On October 8, The Philadelphia CFO Leadership Council presented Cyber Security: Practical Protection For The Modern Age, a panel discussion focusing on the best and most effective ways to improve your company’s security posture and minimize exposure threats.
Here’s What We Discussed and Learned:
All Companies Are Prey For Cyber Threats
Any organization, regardless of type and size, is susceptible to a cyber attack. And, it can present itself in a variety of forms. Whether it’s ransomware that restricts use of your computer system until you pay a fee or hacktivists attempting to spread their messages, you must always be on guard. As one of our panelists stated, your company will always have something of value to target. Some of the most common areas of invasion include:
- Anything that is fungible, such as company intellectual properties
- Procurement channels, which generate paychecks and money transfers
- Third party vendors
- Health care records
- Payroll information
- Interoffice e-mails
Be Cognizant Of Where Problems Can Lurk
One of the most common scams can be found in e-mails. From spearfishing techniques to spoof messages, these e-mails are all created with the common goal of obtaining confidential information. To protect yourself, always encrypt your data and practice good “cyber hygiene” by never forwarding suspicious looking e-mails, as they are generally laced with a code undetectable by malware. For details on implementing a strong security system and meeting your legal obligations to protect sensitive data, our panelists suggest reviewing some of the Federal Trade Commission’s business resources.
Implement and Enforce Strict Computer Safety Policies
First, it is important to start off with a holistic approach. Assess your company data and think about where it is kept, how secure it is, and who can access it. Then, basing your policies off of that information, consider an incident response “data mapping” plan and a carefully selected team, which will report to your top tier company executives. It is also imperative to educate all of your employees and contractors on company expectations and safe practices. As our panelists readily agreed, if policies are not being strictly adhered to, then they are useless. All employees should be required to sign a form stating that they were sufficiently trained in security measures, then, from that point, policies can be strictly enforced. For further information, we recommend that you review the guidelines provided by the NACD.
Assess Your Risks With Your Team
In figuring out all of your risks and weaknesses, it is important to have an initial meeting with your IT team to discuss the state and safety of your data. And, keep your incident response team actively involved, as they need to be kept up to date so that they can take action when problems escalate. Then, do an assessment under attorney/client privilege and discuss how you should delete, purge, and retain data, as needed.
Adhere To Strict Employee Guidelines
When you have your plan in place, you must keep it fresh and assess it every few years. It is important to give your employees incentives to practice safe network use and implement consequences for those who don’t. And, always be on the lookout for anything suspicious, keeping in mind that the biggest exposure is when you are hacked more than once.
Secure Maximum Protection For Your Data
Cloud providers offer one of the best solutions for companies to obtain the tightest data control and security. But, before you sign a contract, give careful consideration to the agreement so that you fully understand your exposure and audit rights and know where your data actually is. And, make sure that you will be notified if your cloud vendor has been breached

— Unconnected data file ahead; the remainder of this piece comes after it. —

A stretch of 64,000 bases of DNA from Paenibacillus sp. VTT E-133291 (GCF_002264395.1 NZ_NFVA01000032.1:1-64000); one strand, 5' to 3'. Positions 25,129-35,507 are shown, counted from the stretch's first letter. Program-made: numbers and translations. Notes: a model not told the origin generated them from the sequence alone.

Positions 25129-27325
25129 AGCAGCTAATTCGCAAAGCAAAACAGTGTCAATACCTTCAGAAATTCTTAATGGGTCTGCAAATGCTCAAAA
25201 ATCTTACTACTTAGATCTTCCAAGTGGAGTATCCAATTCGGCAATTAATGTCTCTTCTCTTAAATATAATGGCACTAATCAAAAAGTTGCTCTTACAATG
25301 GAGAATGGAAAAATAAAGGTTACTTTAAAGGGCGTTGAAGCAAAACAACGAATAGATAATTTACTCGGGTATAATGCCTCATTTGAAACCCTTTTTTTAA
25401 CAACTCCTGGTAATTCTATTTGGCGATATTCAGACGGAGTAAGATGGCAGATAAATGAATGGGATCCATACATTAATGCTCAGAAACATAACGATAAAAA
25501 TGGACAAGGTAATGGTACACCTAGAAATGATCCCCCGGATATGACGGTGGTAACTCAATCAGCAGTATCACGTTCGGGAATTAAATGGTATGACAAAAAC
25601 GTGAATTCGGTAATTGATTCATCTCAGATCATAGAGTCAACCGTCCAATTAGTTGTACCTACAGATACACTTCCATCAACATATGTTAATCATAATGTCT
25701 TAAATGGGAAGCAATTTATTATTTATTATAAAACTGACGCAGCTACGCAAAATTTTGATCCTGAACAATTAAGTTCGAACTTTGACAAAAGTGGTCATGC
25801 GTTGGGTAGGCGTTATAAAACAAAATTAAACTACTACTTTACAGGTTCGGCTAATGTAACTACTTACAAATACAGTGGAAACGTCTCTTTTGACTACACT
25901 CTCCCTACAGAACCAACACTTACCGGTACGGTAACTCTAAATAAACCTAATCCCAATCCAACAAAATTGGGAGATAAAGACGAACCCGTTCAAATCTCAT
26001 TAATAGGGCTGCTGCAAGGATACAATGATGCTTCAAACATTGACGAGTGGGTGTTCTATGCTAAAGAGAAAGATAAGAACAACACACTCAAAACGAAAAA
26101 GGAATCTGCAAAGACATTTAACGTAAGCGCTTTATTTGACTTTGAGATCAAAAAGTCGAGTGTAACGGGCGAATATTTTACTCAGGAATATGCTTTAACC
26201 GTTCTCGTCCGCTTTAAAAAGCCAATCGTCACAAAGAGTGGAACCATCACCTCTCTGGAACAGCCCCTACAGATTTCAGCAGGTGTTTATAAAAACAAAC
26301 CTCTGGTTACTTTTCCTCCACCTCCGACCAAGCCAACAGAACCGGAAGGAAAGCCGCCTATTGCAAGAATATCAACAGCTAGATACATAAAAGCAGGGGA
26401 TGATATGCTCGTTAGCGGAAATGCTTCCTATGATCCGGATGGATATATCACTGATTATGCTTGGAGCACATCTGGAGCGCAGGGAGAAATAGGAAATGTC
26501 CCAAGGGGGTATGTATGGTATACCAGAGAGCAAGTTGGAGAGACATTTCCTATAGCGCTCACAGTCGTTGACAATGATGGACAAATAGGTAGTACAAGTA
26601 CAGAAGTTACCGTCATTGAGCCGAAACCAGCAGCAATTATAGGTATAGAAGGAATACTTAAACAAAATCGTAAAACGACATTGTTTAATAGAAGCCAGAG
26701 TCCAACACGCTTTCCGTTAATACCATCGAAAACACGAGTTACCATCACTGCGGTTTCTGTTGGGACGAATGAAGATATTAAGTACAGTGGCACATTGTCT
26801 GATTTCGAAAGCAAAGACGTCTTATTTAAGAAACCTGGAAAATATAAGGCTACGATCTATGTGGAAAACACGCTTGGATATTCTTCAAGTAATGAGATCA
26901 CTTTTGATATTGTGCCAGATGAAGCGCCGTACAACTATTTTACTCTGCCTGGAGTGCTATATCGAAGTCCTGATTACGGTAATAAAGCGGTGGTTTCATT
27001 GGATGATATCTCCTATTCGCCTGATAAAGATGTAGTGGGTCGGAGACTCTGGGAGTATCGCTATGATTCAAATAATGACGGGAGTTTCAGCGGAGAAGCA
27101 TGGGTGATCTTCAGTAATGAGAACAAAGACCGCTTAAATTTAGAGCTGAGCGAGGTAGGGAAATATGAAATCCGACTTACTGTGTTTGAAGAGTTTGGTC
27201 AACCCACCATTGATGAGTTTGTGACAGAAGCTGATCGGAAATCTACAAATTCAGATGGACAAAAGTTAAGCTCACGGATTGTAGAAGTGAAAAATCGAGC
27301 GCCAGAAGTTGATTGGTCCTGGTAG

Our panelists also strongly recommended cyber insurance, updated to reflect your business needs and cover all of your risks. However, keep in mind that insurance companies can dictate your policies and, in many cases, accident forgiveness will not be included. Furthermore, many third party vendor liabilities have a lock on the market, but litigation is now beginning to challenge that.
So, what’s the best way to protect your data? Here’s what our panelists recommended:
- Assess your known threats, including hardware and devices, and encrypt your data.
- Get a plan that’s tailored to your organization.
- Make sure that your IT team is constantly up-to-date with company tools and systems.
- Always know the location of your data.
- Guard your data perimeter, including your network, firewalls, and AppSec.
- Perform malware detection and antivirus runs on all systems every other week.
- Evaluate your physical infrastructures, including your phone systems and videoconferencing capabilities.
- Ensure that employees are logging off and turning off their computers and systems when they leave the office.
- Limit employee access to data. If they don’t need it, then don’t give it to them.
- The most important data should have the strongest defenses around it.
- Watch for anomalies in your network traffic. If a workstation is beaconing out at 2 am, then it’s, most likely, infected.
- Hold regular meetings to discuss any issues or suspicions.
- Post bulletins and threat alerts, if needed.
Unfortunately, you will probably not find out about a breach until after it has already happened. But, when you do identify one, it is important for your incident response team to have complete authority and take immediate action. Our panelists agreed that, as a CFO, you should not be running a cyber incident. Your role is to be part of a team that should be kept informed. Furthermore, there are legal issues if you get involved, so take the advice of our panelists: Keep calm, carry on, and let the incident response team take over.
For more information on cyber security and protection we encourage you to take a look at the following resource, provided by KPMG:
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